Later that year, I found myself in a situation where once again, I didn’t know how to respond. It was May of my sophomore year. The head of the history department sent an email out to me and several other students asking us to participate in a conversation with external observers that would assess what the History department is doing well, and what it needs to improve on. I said yes. Frankly, I just wanted to skip Wind Ensemble, but I said yes.
I found myself sitting in the sun with one woman from Harvard, another from iCivics, and one other who designs the curriculum for my school. Sitting beside me was my friend Darell. He talked about the METCO program in Weston: what was good about it, and what made him feel separated from the rest of the students. Across the table, a Jordanian student joined in on the conversation of inclusivity and discrimination. She said that she felt separate from the rest of the group, and she felt like her people were represented poorly. She elaborated, explaining that the freshmen always scream “allahu akbar” in front of her, making fun of her culture and reducing her people to terrorists.
It was right there that I almost joined in. I was going to talk about how I am Iranian and I know what she means. I was going to tell them how everytime people hear anything or see anything about Islam or the Middle East, their first reaction is to scream “allahu akbar” and mimic an explosion. I was going to tell them how my peers joke about what I’m carrying in my backpack because I’m Iranian. “Those books look a hell of a lot like a bomb, habibi,” they’d say. I was going to tell them how not only do they imitate Arabic prayers, which is offensive in the first place, but they also never realize that I speak Farsi, not Arabic.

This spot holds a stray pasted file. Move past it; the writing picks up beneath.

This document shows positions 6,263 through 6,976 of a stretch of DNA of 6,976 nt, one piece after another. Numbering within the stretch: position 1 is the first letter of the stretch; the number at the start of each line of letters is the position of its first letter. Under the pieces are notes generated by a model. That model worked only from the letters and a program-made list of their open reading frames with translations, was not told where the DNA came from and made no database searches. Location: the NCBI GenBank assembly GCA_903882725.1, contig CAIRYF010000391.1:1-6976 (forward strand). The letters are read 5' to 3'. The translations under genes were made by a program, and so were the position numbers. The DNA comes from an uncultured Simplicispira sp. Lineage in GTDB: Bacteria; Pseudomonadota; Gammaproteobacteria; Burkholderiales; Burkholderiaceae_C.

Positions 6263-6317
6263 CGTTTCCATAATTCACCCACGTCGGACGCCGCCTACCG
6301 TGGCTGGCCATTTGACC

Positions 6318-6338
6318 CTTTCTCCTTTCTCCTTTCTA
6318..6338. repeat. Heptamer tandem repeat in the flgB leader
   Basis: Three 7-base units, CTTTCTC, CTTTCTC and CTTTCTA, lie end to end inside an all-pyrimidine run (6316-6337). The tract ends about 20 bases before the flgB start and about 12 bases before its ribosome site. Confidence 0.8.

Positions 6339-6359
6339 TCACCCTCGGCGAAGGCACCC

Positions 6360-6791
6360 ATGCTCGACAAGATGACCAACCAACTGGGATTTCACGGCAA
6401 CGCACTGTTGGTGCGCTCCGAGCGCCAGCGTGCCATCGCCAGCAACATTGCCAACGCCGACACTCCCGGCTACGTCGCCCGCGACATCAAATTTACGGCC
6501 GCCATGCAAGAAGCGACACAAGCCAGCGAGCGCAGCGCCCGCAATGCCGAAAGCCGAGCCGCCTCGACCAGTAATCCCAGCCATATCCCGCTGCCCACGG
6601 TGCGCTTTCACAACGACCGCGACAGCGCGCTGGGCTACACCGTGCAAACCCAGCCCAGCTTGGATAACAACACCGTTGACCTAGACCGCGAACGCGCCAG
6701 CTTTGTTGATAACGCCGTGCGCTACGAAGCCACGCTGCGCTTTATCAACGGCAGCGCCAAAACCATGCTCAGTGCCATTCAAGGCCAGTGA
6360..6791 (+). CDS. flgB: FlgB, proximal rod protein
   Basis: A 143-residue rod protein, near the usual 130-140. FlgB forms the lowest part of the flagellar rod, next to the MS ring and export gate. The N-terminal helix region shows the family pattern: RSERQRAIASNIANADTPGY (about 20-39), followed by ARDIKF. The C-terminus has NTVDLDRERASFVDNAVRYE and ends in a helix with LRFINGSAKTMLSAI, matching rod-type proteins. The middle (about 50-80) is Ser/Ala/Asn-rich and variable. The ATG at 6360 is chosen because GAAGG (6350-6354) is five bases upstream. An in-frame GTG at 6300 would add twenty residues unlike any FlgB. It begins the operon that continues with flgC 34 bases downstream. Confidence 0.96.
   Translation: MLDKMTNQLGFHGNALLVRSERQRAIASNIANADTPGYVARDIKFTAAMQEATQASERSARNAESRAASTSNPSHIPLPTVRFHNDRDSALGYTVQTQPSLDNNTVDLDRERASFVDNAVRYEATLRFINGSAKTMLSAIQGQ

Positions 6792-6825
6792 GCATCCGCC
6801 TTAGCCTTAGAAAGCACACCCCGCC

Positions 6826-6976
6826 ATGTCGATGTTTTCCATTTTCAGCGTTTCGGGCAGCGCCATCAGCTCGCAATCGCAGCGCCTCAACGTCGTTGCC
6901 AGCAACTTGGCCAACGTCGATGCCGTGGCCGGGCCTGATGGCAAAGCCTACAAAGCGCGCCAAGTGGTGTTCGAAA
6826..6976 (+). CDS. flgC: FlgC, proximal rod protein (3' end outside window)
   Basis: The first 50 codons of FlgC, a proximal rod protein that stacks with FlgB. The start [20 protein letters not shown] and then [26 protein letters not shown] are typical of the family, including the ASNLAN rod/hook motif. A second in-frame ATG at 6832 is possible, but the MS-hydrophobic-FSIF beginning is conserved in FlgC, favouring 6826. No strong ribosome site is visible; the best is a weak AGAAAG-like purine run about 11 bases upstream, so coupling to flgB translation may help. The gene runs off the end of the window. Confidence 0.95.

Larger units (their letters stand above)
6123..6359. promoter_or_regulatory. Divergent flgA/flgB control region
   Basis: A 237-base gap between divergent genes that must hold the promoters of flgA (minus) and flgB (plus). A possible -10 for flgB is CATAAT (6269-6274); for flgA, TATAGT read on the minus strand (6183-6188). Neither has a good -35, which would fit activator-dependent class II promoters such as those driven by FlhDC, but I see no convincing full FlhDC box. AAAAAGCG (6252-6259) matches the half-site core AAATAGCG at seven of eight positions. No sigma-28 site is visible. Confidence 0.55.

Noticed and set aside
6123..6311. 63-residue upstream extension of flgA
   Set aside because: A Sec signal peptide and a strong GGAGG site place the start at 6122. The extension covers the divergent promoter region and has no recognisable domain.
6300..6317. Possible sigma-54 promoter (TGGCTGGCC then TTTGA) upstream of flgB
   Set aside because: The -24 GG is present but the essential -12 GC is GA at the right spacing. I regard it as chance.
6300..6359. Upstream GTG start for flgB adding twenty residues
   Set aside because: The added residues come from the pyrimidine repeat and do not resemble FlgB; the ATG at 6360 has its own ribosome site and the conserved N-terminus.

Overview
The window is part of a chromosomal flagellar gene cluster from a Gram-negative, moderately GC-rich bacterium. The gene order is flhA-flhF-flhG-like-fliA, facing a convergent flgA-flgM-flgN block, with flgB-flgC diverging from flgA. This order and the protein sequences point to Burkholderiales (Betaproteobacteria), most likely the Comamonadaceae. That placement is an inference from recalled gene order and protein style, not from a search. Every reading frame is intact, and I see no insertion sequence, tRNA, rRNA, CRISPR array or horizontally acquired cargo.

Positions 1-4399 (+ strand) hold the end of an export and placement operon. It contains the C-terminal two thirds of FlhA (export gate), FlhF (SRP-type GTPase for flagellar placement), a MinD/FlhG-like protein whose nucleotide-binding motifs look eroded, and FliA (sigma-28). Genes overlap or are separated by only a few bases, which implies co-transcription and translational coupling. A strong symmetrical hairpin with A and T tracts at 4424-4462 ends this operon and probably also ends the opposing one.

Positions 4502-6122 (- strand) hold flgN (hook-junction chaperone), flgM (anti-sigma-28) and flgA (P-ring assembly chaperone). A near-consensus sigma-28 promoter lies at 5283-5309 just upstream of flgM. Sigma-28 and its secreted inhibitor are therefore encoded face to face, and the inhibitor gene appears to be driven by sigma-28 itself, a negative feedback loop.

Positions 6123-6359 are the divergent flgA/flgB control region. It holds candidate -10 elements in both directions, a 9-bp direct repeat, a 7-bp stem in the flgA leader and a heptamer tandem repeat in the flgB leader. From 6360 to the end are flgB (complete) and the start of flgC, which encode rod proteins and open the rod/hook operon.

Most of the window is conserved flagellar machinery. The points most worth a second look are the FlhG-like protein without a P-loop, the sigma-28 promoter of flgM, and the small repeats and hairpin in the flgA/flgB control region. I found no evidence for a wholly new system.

I wanted to tell her. I wanted to tell them. But I couldn’t.
Just as the words began to come out of my mouth, I froze. I knew they’d stare at my freckles and my green eyes and then my name tag, which read “Noah Gilligan.” I know they’d meet me with confused glances. I know that my fellow Middle Easterner would meet me with a confused glance.
You’re one of them? they’d think.
You’re one of us? she’d think.
I didn’t want to have to explain that I’m half-Iranian and a quarter Irish and quarter Jewish. I didn’t want to explain. Not again.
Noah Niknejad Gilligan currently spends his time writing, playing competitive tennis and playing classical piano. When he's not playing Bach on the piano, you can hear him playing Billy Joel, Elton John and the occasional jazz standard. Noah has started to write more short stories in recent years and hopes to continue to develop as a writer.